The Trials and Tribulations of a Graduate
"Settling” [...] to accept something based on the thought process that it is your only option."
I’ve grown up under no illusions that life will not be easy and things won’t be handed to me. However, the biggest lesson I learnt since graduating was it is a lot easier to settle then it is to fight for or create your own success. Furthermore, it is essential to be patient with your rate of personal growth. Anyone who knows me personally will know I am passionate about the concept of not settling. Whether that be in relationships or professional careers, I think it’s imperative to remember your worth. When I refer to “settling”, I mean to accept something based on the thought process that it is your only option. There are options and it is important to dwell less on how difficult it will be or how long it will take.
Post Graduate Blues
The day of my Graduation was by far the proudest day of my life. Although, shortly after I remember feeling overwhelmed with questions from friends and family about what is it I was going to do next, as if jobs were lined up for you having graduated. I also remember comparing my finances to my friends who hadn’t attended University and feeling anxious as I felt considerably “behind”. I remember seeing an article on Post-graduate depression / Post-graduate blues prior to graduating and I thought, “Surely not”. But, when the hardship of seeking employment within the industry I wanted became my reality, I became aware it was very much a real thing. While I’m not able to say I was depressed, I could relate and empathised with people who had experienced such depression. In typical Aaliyah tradition, I hid my fears with humour and depended on being dismissive, but in reality I was panicking. Seven months down the line, I'm in a better job and I'm optimistic. It's a stepping stone. What I really want to stress is, today's struggles are not your final destination. As tempting as it is, don't compare your situation to others and instead channel your energy towards creating your own image of “success”.
There is hope and lessons to be learnt...
It's important you give yourself enough time to search for jobs and internships, apply AND experience delays. By preparing for things to not necessarily go the exact way you would like, you are allowing yourself to be less disappointed. I’m not promising that if you search for opportunities before you graduate you will get a job by the time you graduate. Nevertheless, it doesn’t hurt to establish your plan of action in advance. Internships are great opportunities to learn and network. You may see unpaid opportunities and think, "No way," but don't shoot them down. At the very least they should be able to cover lunch and travel. Secondly, it is experience. Absorb as much information as possible and be memorable, give them a reason to want to keep you. Even if they can't offer you something right away, they may be inclined to do so later on. During my final year, I had an internship with a company whom I hoped I could work for after I graduated, however, the CEO's decision to go AWOL mid-internship threw me off. Following that I stopped applying for internships all together, but I shouldn't have. It was a lesson: not to be that unorganised, CEO or not. Finally, speak up! Ask for help and speak with people. The most valuable information I've received hasn't been from my closest circle.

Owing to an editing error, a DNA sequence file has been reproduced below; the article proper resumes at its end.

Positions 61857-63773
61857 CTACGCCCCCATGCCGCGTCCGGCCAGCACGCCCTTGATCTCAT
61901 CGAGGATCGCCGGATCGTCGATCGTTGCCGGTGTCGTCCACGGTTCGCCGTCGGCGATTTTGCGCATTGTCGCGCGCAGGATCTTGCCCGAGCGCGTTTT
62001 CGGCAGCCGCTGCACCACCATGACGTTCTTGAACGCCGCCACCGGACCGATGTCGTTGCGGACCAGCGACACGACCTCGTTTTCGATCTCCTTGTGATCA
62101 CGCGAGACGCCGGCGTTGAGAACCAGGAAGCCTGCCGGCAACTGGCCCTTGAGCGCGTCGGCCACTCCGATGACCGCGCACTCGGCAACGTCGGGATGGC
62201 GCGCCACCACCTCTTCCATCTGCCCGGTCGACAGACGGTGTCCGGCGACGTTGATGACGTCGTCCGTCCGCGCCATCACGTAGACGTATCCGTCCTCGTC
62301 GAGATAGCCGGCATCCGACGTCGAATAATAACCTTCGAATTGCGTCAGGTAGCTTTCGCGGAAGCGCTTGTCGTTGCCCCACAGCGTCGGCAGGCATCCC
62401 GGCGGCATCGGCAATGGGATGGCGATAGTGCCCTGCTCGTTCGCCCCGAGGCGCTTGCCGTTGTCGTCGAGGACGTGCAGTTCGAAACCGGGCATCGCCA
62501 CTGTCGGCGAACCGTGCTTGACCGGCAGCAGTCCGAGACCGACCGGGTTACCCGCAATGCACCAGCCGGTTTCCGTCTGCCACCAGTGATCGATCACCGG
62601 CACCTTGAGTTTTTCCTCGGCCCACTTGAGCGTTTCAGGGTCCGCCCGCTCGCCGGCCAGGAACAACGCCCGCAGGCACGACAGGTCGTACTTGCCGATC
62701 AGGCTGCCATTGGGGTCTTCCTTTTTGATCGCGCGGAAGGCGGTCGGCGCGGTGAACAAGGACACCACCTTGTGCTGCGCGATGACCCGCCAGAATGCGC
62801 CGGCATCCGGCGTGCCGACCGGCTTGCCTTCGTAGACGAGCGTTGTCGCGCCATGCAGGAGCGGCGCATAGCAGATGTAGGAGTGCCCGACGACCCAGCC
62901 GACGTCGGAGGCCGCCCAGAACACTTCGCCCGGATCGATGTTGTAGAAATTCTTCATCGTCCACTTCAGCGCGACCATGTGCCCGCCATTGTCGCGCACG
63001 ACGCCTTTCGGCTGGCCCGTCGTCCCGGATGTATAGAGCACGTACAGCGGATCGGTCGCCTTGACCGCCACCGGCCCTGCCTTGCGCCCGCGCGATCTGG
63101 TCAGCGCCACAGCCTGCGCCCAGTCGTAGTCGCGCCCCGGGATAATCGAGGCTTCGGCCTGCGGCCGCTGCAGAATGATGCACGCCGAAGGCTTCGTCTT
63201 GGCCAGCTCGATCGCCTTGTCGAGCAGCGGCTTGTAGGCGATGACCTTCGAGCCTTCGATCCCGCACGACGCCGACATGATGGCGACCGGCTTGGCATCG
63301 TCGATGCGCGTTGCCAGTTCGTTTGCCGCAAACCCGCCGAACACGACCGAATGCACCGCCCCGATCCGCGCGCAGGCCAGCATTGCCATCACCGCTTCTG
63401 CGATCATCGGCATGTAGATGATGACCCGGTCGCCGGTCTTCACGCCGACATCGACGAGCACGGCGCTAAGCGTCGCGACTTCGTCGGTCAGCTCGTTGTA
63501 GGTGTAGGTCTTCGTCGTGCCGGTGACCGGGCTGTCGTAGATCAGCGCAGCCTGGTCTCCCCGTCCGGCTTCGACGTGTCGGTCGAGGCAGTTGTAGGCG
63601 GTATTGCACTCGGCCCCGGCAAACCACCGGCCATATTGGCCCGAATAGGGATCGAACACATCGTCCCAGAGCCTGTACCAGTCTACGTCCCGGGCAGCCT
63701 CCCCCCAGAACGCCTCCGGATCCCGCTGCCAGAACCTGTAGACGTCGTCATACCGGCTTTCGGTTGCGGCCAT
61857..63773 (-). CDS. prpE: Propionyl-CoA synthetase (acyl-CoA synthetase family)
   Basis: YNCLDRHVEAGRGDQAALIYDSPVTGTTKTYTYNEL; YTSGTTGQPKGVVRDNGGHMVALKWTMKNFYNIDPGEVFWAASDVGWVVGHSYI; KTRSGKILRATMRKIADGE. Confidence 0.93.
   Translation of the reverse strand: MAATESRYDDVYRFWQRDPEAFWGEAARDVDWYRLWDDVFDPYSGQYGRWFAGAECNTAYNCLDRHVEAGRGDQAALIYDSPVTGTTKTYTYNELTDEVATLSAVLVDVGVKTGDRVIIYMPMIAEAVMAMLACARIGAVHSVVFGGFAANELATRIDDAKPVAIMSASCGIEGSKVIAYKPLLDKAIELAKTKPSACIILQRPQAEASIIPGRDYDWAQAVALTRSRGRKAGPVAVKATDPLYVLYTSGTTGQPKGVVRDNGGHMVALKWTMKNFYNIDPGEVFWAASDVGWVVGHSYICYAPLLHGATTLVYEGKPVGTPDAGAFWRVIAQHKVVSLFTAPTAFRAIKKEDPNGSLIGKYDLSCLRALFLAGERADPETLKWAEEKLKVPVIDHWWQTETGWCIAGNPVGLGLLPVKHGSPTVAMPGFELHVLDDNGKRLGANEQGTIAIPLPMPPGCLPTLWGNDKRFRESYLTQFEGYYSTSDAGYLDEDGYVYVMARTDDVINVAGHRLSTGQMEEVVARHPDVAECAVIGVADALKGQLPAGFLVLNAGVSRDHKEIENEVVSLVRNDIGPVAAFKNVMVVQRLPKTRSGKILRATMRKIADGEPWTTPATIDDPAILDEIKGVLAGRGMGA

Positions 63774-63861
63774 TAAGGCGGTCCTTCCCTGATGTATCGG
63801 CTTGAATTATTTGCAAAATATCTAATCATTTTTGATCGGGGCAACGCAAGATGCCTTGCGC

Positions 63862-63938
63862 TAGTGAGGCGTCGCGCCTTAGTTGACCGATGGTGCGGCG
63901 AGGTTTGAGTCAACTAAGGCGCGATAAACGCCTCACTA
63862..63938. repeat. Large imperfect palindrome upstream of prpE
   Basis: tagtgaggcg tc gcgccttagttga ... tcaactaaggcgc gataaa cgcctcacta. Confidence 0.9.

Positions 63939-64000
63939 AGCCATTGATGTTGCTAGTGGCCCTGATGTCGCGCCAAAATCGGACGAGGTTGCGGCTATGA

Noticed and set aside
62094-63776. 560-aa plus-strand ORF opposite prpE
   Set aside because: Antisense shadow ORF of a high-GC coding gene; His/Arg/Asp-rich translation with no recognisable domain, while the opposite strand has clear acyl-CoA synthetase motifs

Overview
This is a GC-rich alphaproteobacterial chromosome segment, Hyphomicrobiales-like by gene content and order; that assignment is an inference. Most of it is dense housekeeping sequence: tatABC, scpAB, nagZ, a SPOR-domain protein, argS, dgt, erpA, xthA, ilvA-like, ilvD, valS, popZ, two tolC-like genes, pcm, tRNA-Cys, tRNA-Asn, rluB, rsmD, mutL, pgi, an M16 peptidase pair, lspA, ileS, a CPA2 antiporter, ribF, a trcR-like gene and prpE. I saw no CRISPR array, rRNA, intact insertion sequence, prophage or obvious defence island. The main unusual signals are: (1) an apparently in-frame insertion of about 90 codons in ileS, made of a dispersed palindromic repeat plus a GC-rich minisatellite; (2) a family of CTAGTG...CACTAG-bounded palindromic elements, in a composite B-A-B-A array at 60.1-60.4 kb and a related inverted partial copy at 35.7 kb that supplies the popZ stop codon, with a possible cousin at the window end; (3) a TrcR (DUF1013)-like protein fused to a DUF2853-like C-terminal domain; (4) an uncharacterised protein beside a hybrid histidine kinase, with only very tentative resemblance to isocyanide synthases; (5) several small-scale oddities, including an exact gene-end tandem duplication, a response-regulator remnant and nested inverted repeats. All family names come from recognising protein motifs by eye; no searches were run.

"Opportunities simply aren't dangling from the ceiling like a piñata!"
I'm writing about this because I'm currently living it and by writing about it, I think of this blog as a reminder for myself. When things get tough please please persevere. See every "disappointment" as an opportunity to learn. I have been as extra as attending interviews for positions I knew I had no real interest in, with the intention of using it as practice. I considered the answers that they responded well to and those they didn’t. It provided me with a lot of ease honestly and in the end I felt prepared. If you have no real interviews to attend, ask a friend or parent to interview you instead. If you’re currently employed whether it be your dream job or not, ask your manager what they look for in interviews. Ask your family/friends to look over you CV and Cover Letters, ask what's missing. Learn how to stand out in the right way.
Finally, just keep in mind why you decided to attend University in the first place and/or your aspirations. It’s imperative to continue to keep your eyes peeled for opportunities and remain passionate. Remember the goal/dream and don't lose sight of it. Its easy to do given how quick time flies, but, keep pushing. Don't get stuck in that job you took to "get you by" - it's so easily done. Unless that job is truly stimulating and within a field you would be happy to progress in, don't get complacent. If your interests change, that's okay too - reassess and proceed forward. Opportunities simply aren't dangling from the ceiling like a piñata, you have to either go and get them or create your own. After all, life is too short and too precious to spend it living in fear of failure or unhappy.